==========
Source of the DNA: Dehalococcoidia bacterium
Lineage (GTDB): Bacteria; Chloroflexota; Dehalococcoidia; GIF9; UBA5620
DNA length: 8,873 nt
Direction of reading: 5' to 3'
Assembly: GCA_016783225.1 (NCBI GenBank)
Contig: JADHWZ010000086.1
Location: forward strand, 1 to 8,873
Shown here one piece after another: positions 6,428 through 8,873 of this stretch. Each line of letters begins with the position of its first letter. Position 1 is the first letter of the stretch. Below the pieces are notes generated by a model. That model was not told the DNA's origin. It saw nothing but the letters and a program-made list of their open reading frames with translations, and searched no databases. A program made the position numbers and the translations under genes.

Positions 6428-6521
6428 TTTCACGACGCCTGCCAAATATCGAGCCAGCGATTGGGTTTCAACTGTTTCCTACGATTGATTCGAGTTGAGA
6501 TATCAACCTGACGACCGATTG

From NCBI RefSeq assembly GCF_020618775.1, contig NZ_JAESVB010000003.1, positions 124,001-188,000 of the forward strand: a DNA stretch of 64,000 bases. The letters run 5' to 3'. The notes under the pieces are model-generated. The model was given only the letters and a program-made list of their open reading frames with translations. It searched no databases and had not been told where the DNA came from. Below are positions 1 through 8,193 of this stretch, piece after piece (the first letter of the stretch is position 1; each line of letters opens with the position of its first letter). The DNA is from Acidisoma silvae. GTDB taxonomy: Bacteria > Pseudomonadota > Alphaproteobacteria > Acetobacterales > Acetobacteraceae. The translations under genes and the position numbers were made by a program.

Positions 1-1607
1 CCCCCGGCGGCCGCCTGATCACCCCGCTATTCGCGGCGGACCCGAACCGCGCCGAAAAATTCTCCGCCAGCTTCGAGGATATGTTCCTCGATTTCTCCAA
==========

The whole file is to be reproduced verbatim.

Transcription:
Source of the DNA: Dehalococcoidia bacterium
Lineage (GTDB): Bacteria; Chloroflexota; Dehalococcoidia; GIF9; UBA5620
DNA length: 8,873 nt
Direction of reading: 5' to 3'
Assembly: GCA_016783225.1 (NCBI GenBank)
Contig: JADHWZ010000086.1
Location: forward strand, 1 to 8,873
Shown here one piece after another: positions 6,428 through 8,873 of this stretch. Each line of letters begins with the position of its first letter. Position 1 is the first letter of the stretch. Below the pieces are notes generated by a model. That model was not told the DNA's origin. It saw nothing but the letters and a program-made list of their open reading frames with translations, and searched no databases. A program made the position numbers and the translations under genes.

Positions 6428-6521
6428 TTTCACGACGCCTGCCAAATATCGAGCCAGCGATTGGGTTTCAACTGTTTCCTACGATTGATTCGAGTTGAGA
6501 TATCAACCTGACGACCGATTG

From NCBI RefSeq assembly GCF_020618775.1, contig NZ_JAESVB010000003.1, positions 124,001-188,000 of the forward strand: a DNA stretch of 64,000 bases. The letters run 5' to 3'. The notes under the pieces are model-generated. The model was given only the letters and a program-made list of their open reading frames with translations. It searched no databases and had not been told where the DNA came from. Below are positions 1 through 8,193 of this stretch, piece after piece (the first letter of the stretch is position 1; each line of letters opens with the position of its first letter). The DNA is from Acidisoma silvae. GTDB taxonomy: Bacteria > Pseudomonadota > Alphaproteobacteria > Acetobacterales > Acetobacteraceae. The translations under genes and the position numbers were made by a program.

Positions 1-1607
1 CCCCCGGCGGCCGCCTGATCACCCCGCTATTCGCGGCGGACCCGAACCGCGCCGAAAAATTCTCCGCCAGCTTCGAGGATATGTTCCTCGATTTCTCCAA